Do we need public schools? Lew Rockwell writing for the Ludwig von Mises Institute raises a serious policy question. Some public schools are good, Rockwell notes, and some are bad. (It should be noted that Rockwell's assessment considers academic achievement alone and ignores the further problem of what sort of values are inculcated in the various educational systems.) There is a common element to all public school systems, however: taxpayers support these systems. A predictable corollary to this fact is that the average cost per school, Rockwell writes, is twice that of private schools. This runs counter to conventional popular opinion, which believes that private schools are for the rich and famous while public schools are the only resort of the poor and middle class.
Rockwell notes that the absence of market forces allows public schools, even with the best of intentions, to price themselves out of what a private sector educational system would cost. As a result, public school system costs per pupil are often comparable to the most elite private schools. Parents who send their children to these private schools, however, end up paying their children’s cost of education twice, in the tuition that the private schools costs, plus the taxes they pay to support the public school system.
Privatizing education, beginning with a few districts, would open up the door not to one private competitor but to the whole range of competitors that free markets provide. Rockwell acknowledges that the process may intimidate some Americans, particularly those with happy school memories and those who recognize the vast infrastructure constructed by government around education — buildings, school buses, etc. He points out that this privatization could be accomplished on a very small scale by an amendment or other appropriate state policy change to allow a willing community in a state to privatize.
This should be contemporaneous with the abolition of property taxes in the community, which is the principal tax for much state and local education in America. Localizing this to one or a few places in the state could allow a fair test before any statewide changes were made in the education system.
The practical effect of ending property taxes would be to provide parents with money to pay for public school alternatives or, if they choose, to home school their children as millions of Americans do already. Parochial and church schools could also be the recipients of tuition from the savings that these parents received in reduced property taxes. Parents would not only have choice about the process of education for their children but also about the inculcation of moral values which was long considered the heart and the reason for education.
Other creative alternatives to traditional public school education could also thrive. This could open doors for gifted children. Private schools and academics that train musicians, dancers, and a variety of other young Americans in the rigors of developing natural talent would ensure that the children receive a first class education in the arts as well.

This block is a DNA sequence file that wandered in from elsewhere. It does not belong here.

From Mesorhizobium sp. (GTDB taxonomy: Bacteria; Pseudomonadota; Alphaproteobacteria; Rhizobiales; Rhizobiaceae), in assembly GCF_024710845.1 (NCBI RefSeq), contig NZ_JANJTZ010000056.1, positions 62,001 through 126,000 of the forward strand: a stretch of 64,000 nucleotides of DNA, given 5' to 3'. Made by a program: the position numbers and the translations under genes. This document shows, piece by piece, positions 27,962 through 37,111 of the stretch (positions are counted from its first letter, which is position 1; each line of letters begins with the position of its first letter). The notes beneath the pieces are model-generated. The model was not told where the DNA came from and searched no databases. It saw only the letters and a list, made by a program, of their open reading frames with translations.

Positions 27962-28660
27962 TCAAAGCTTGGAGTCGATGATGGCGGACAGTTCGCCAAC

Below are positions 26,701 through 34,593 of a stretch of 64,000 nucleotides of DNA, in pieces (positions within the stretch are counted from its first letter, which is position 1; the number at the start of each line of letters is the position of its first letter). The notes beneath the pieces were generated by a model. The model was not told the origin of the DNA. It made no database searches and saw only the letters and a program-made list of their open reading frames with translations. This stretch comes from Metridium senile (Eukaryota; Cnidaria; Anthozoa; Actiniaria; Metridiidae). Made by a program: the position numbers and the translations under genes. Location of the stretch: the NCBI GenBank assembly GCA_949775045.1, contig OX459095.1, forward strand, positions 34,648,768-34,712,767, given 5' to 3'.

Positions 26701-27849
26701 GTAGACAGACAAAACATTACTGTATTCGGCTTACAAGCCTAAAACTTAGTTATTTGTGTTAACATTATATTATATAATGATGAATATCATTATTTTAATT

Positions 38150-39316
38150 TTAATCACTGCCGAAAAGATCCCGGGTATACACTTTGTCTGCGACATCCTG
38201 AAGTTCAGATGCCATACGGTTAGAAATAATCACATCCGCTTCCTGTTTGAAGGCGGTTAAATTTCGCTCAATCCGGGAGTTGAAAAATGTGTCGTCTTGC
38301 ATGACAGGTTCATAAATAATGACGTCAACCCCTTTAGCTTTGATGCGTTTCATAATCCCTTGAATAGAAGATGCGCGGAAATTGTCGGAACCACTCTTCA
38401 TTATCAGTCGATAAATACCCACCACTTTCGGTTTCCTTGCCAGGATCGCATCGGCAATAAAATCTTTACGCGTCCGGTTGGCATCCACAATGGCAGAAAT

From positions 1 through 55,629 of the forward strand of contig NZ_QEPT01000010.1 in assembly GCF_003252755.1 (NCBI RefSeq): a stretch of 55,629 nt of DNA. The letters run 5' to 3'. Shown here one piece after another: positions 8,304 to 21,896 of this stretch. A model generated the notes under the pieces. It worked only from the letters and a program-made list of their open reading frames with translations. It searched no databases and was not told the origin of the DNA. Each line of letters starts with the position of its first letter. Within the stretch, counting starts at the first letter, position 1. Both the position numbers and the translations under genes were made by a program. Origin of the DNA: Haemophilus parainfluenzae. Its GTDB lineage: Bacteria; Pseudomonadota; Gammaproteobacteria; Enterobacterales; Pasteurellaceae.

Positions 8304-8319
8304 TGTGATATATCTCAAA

Universities already offer many online classes and guided instruction using software that also allows for periodic testing. Students that thrived in this sort of environment have a very affordable and flexible path of instruction. This sort of instruction could also permit an accelerated pace of education for intellectually gifted students with little extra cost involved.
The success of a private school alternative might lead other states to conduct their own experiments in communities willing to end public education. These private schools could operate on shorter school days or not conduct classes every day of the week. Bright students are often bored to death by the slow pace of public school instruction and online education could actually excite students who currently find public education to be dreadfully tedious.
It is a fact of American history that our greatest minds often did not have a public school education. The last great polymath in American history may have been Benjamin Franklin, who was at once among the greatest scientists, greatest writers, greatest diplomats and greatest inventors in history. Did he learn what he knew in public or in private schools? There is little or no evidence that he ever attended any formal school at all. Do we need formalized, particularly public, education to keep up in technology? Thomas Edison and Andrew Carnegie, whose genius transformed not just America but the world, had little if any formal education.
What would happen if a state decided to try an alternative to what has been practiced since compulsory Prussian-style government education was introduced in the United States in the early 19th century? If eliminating public in favor of private education were tried just as an experiment for a few school districts in America, no great harm could result — and it might very well do a great deal of good.
Photo: Happy schoolchildren at a classroom via Shutterstock